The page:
A 51-year-old female, G5P2032, who had two spontaneous vaginal deliveries and two ectopic pregnancies, with medical history notable for chronic tobacco use, gastroesophageal reflux, hypercholesterolemia, hypothyroidism, anxiety, depression, and allergic rhinitis, was referred for evaluation of persistent stress urinary incontinence (SUI) after multiple prior surgeries by outside urogynecologists.
At age 40, the patient underwent total vaginal hysterectomy, McCall culdoplasty, anterior repair, and retropubic mesh sling placement for menorrhagia and SUI. One year later, partial mesh exposure was identified, requiring excision. She developed recurrent SUI, confirmed with urodynamics and physical examination. At age 42, she underwent placement of another retropubic mesh sling. At age 45, she had recurrent mesh exposure requiring laparoscopic and vaginal excision of mesh. She underwent urodynamic testing four months later, which demonstrated SUI without intrinsic sphincter deficiency and no detrusor overactivity. Five months after excision of mesh, she underwent a laparoscopic paravaginal cystocele repair and a third retropubic mesh sling placement. Post-operatively she developed urinary retention, requiring clean intermittent catheterization. Three weeks later, 1.5 cm of sub-urethral mesh was excised for urinary obstruction and incision separation. Her SUI returned immediately following sling excision, and she returned to the operating room for further mesh excision and retropubic autologous rectus fascia sling placement. This was complicated by post-operative abdominal wound hematoma, requiring wound exploration and wound VAC for closure.
At age 51, she was referred to our care for mixed urinary incontinence with component of both stress and urge. She also had coital urinary incontinence. She wore incontinence pads during her daily activities. She continued to smoke cigarettes. Physical examination revealed vaginal scarring. She had no urinary retention, and no SUI was elicited while supine or standing. She was started on mirabegron without improvement and underwent urodynamics, notable for low capacity (218 mL), normal compliance, no evidence of detrusor overactivity, and a max flow rate of 4.0 mL/sec at Pdet qmax 26 cm H2O with a non-sustained detrusor contraction characterized as mild detrusor underactivity. Her post-void residual volume was low (10 ml). Urodynamics did not demonstrate SUI, but it was detected upon catheter removal with a full bladder. The decision was made to proceed with urethral bulking injections. This was successful with injections at 3, 6, and 9 o’clock positions with excellent coaptation of the urethra. One month later she had persistent stress and urge urinary incontinence. She was counseled on the limited options that were available after failure of three MUS, one autologous fascia sling with severe infection and one set of urethral bulking injections. She opted to proceed with LAMS.
In preparation for surgery, she was placed on vaginal estrogen cream to facilitate dissection of the tissue layers. She was counseled to stop smoking in order to avoid infection and enhance healing after surgery. After one month, she was taken to the operating room. Under general anesthesia, she was placed in lithotomy position, prepped and draped in the usual manner. 1% Lidocaine with 1/100,000 epinephrine was injected on the midline of the anterior vaginal epithelium from 0.5 cm to approximately 4 cm below the urethral meatus. An incision was then made on the hydro-dissected vaginal epithelium. The vaginal epithelium was then separated from the underlying vesicovaginal fascia sharply and bluntly. The vaginal epithelium was dissected as lateral as possible until it was at least 2-3 cm above the retro-pubic space, allowing space to place serial plication sutures at the level of mid-urethra. A few residual synthetic mesh fibers from previous surgeries were identified and excised. A 0-Vicryl suture on a UR-6 needle was placed in a down to up manner, posterior to anterior, on the vesicovaginal fascia as lateral and as deep as possible on the patient’s left side to include the puborectalis muscle. The same suture was brought to the right side, and placed in a up to down manner, anterior to posterior, again as lateral and as deep as possible to include the contralateral puborectalis muscle (Figure 3). The suture ends of the resulting inverted U shape were then tied together to bring the puborectalis muscle from the two sides to the midline to support the mid-urethra. After the suture was tied, a more lateral portion of the muscle is then accessible. A second suture was then used to make another inverted U plication. This was repeated a third time to include the puborectalis muscle to assure good support of the midurethra. Plication was technically challenging due to the significant scar tissue. The optimal result of complete mobilization of the puborectalis muscles with apposition in the midline (Figures 4-5) was not possible; there was a small suture bridge between the two sides of puborectalis muscle (Figures 6-7). The patient was observed overnight and failed trial of void on post-operative Day 1. She subsequently passed an outpatient voiding trial on post-operative Day 3. She developed recurrent urinary retention requiring temporary clean intermittent catheterization for one month.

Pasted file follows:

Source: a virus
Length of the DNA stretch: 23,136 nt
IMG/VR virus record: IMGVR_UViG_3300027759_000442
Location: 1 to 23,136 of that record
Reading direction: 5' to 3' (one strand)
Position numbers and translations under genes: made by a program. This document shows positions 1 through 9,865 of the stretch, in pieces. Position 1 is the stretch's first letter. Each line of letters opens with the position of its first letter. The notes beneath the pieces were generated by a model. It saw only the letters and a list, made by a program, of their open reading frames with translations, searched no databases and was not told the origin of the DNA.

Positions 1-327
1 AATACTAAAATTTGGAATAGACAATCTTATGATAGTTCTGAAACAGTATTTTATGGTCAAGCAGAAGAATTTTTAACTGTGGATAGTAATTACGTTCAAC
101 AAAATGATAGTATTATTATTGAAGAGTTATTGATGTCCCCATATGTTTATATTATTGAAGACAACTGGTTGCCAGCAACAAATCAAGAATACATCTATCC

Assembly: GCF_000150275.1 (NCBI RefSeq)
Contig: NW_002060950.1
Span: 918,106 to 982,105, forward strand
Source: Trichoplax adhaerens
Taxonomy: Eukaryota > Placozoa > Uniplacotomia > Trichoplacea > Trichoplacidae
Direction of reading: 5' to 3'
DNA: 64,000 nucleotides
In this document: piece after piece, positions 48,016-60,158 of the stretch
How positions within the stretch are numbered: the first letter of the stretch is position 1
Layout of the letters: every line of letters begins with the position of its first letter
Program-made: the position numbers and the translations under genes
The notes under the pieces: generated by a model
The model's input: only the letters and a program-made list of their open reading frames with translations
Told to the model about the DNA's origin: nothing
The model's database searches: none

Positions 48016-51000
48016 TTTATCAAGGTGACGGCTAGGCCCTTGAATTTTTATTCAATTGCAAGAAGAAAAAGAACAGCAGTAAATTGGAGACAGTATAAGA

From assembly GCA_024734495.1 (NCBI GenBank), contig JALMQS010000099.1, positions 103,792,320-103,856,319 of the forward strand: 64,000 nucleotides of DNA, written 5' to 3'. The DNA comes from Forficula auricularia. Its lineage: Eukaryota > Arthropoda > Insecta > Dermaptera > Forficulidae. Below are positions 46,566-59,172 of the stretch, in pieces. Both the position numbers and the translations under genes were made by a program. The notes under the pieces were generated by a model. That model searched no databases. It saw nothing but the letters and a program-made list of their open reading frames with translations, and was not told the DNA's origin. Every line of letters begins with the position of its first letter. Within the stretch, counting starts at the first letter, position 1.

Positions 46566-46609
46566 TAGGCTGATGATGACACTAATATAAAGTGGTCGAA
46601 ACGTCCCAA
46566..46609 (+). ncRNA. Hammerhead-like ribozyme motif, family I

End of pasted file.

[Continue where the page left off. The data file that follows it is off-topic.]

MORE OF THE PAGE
At the time of this report, twenty-three months post-operatively, she remains dry except for rare urgency incontinence which is managed with timed voiding every two to three hours. She is very pleased with the outcome of LAMS procedure because she no longer has to use incontinence pads and no longer has coital urinary incontinence. She reported improved sexual satisfaction and no de-novo pelvic pain.